The laboratory is involved in basic research connected to biomedical signal and imaging data. The main research goals are summarized as following:

  • understanding and describing the physiological phenomena,
  • use of the computer in modeling and understanding of physiologic relationships,
  • locally and remotely monitoring physiologic events, graphically displayed anatomic details and physiologic functions, visualizing and representing biomedical signal and imaging data,
  • developing standardized databases to study physiologic mechanisms and to evaluate performance and robustness of recognition techniques,
  • characterizing data, and establishing the detection criteria and recognition techniques to automatize as much as possible the analysis of bioelectric patterns, examinations, procedures, and medical practice, in order to improve the quality and reliability of the examinations,
  • interpret the data and the results qualitatively and quantitatively,
  • develop performance measures and protocols to evaluate detection techniques,
  • develop biomedical information technologies and software.

The principal research topic currently underway is the development and evaluation of recognition algorithms for accurate detecting of transient ischaemic events in biomedical data using the LTST DB (Long-Term ST Database).

The second research topic is maintaining, updating and distribution of standardized international reference-annotated ECG database LTST DB. The database is result of a multinational research effort and contains 86 24-hour ambulatory recordings with a number of human-annotated transient ischaemic and non-ischaemic ST events. The database is intended to serve as a reference set in evaluating the performance of ST analyzers, and as a reference set to study physiologic mechanisms responsible for ischeamia. See:

The next research topic is development of interactive graphic user interface editing tools (SEMIA – SEMI-Automatic) to visualize, display and annotate long-term electrocardiograms. SEMIA, version 3.0.1, to view diagnostic and morphology feature-vector time series, and to examine human annotations of the LTST DB is under GNU General Public Licence and is available from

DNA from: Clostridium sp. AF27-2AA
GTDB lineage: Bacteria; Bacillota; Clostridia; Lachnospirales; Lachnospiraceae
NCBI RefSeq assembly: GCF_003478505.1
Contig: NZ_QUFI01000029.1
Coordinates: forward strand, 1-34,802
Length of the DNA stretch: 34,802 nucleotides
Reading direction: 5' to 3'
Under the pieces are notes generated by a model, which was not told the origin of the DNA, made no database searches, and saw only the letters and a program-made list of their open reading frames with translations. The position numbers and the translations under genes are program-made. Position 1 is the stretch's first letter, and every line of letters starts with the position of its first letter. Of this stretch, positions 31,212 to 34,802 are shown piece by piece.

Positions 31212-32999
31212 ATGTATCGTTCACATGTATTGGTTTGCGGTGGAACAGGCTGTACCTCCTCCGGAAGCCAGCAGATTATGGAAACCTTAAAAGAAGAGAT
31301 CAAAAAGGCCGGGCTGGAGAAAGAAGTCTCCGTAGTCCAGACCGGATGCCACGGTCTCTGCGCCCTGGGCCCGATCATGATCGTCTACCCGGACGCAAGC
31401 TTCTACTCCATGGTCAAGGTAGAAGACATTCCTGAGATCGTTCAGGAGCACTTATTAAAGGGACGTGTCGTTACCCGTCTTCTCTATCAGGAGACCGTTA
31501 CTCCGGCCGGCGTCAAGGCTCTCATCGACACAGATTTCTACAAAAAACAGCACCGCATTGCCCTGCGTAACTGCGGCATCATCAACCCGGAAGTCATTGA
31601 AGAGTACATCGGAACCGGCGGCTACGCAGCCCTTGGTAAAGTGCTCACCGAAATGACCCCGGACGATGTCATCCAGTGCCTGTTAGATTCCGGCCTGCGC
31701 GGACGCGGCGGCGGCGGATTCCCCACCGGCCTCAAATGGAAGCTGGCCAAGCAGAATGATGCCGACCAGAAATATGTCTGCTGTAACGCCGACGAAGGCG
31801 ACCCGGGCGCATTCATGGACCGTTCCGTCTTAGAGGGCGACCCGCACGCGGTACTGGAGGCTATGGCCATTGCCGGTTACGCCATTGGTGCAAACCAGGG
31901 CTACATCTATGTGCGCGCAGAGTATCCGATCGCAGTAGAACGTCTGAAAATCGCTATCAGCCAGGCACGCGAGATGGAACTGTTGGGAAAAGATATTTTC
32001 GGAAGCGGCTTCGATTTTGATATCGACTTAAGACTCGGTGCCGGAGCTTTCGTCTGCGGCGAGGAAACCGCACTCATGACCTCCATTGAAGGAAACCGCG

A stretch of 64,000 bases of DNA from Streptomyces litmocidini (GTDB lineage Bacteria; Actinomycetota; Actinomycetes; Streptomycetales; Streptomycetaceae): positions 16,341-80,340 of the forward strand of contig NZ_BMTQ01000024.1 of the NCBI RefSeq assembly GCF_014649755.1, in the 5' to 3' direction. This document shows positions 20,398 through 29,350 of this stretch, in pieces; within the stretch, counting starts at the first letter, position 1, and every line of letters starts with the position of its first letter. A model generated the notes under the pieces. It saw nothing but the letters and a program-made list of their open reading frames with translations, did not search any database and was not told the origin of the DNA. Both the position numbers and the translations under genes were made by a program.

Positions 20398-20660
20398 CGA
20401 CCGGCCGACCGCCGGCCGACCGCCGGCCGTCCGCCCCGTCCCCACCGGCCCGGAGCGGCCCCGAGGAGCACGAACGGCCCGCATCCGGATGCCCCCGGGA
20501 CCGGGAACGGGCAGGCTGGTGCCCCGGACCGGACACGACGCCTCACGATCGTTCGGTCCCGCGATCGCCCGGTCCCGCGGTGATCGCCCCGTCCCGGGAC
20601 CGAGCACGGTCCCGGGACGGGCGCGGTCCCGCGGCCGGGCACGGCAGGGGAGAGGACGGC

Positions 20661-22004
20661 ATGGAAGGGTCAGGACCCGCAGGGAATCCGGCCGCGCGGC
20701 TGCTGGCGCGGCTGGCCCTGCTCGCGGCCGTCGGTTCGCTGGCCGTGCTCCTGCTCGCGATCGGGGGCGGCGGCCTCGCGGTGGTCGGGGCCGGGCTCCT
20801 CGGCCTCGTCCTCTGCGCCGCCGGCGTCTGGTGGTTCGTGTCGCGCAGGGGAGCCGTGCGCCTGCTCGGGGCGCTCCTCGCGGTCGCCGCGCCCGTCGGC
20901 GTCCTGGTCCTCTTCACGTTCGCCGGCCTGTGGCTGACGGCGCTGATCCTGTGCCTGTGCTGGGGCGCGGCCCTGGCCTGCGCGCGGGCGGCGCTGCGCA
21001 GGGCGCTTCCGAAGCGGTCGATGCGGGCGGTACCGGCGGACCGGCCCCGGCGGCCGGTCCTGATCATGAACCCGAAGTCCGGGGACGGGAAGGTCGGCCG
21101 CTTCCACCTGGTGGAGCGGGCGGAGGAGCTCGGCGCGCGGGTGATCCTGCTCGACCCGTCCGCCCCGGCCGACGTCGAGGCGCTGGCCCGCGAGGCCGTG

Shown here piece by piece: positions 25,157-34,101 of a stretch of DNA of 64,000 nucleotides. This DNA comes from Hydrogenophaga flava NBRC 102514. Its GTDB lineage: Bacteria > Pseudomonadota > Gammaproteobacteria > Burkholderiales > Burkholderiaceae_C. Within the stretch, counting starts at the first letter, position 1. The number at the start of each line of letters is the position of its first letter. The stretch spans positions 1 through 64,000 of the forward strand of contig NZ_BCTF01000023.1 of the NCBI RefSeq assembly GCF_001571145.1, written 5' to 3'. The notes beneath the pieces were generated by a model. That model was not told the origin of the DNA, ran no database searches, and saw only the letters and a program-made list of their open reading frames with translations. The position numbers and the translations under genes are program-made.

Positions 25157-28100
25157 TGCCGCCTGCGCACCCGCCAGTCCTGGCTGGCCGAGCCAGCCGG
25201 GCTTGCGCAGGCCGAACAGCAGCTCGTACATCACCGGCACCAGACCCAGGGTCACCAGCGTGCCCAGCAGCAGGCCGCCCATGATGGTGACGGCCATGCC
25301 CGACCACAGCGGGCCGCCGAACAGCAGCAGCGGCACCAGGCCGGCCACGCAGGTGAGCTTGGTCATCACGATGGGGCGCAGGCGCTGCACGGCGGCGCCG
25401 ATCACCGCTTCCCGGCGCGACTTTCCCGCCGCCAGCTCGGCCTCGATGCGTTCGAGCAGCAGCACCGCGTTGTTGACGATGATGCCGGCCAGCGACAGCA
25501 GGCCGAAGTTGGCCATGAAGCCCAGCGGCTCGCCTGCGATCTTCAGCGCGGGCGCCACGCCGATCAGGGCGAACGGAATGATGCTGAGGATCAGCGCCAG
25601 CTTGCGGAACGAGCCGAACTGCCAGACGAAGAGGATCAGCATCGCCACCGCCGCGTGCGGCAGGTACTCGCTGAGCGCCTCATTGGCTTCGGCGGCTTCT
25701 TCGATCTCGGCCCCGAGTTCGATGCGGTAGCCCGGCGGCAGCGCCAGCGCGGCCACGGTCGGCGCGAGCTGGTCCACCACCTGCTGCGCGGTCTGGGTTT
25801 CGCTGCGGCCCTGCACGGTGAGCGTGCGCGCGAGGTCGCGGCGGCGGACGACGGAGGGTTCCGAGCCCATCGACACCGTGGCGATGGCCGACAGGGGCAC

The next research topic is the characterization of temporal patterns of transient ischaemic events and time-frequency representations of diagnostic parameters in ambulatory ECG signals. The goals are to differentiate physiologic mechanisms generating ischaemia and predicting impending ischaemia.

Another important contribution of the laboratory to the world community is interactive graphic tool EVAL_ST to evaluate performance and robustness of ischaemia analysers. The tool is under GNU General Public Licence and is available from

Another topic concerns the investigation and assessment of effective methods for monitoring patients affected by cardiovascular diseases, outside the specialized cardiac units, through computer analysis and the interpretation of non-invasive bio-signal data, with the ultimate goal of cardiac telemonitoring via the Internet.

Yet anoter very important achievement of the Laboratory for Biomedical Computer systems and imaging is developed Term-Preterm ElectroHysteroGram DataBase (TPEHG DB) in 2008. The aim of the Database is development of techniques to predict preterm delivery. The TPEHG DB is freely available on the following link: In 2010 we also post this database to Physionet.

The Laboratory supports a Web mirror site ( for a part of Europe to the PhysioNet Web site ( which is located at the Massachusetts Institute of Technology in Cambridge, USA. Maintaining of the PhysioNet Web site is supported by the U.S. National Institutes of Health. Physionet offers free access via the Web to large collections of recorded physiologic signals and related open-source software.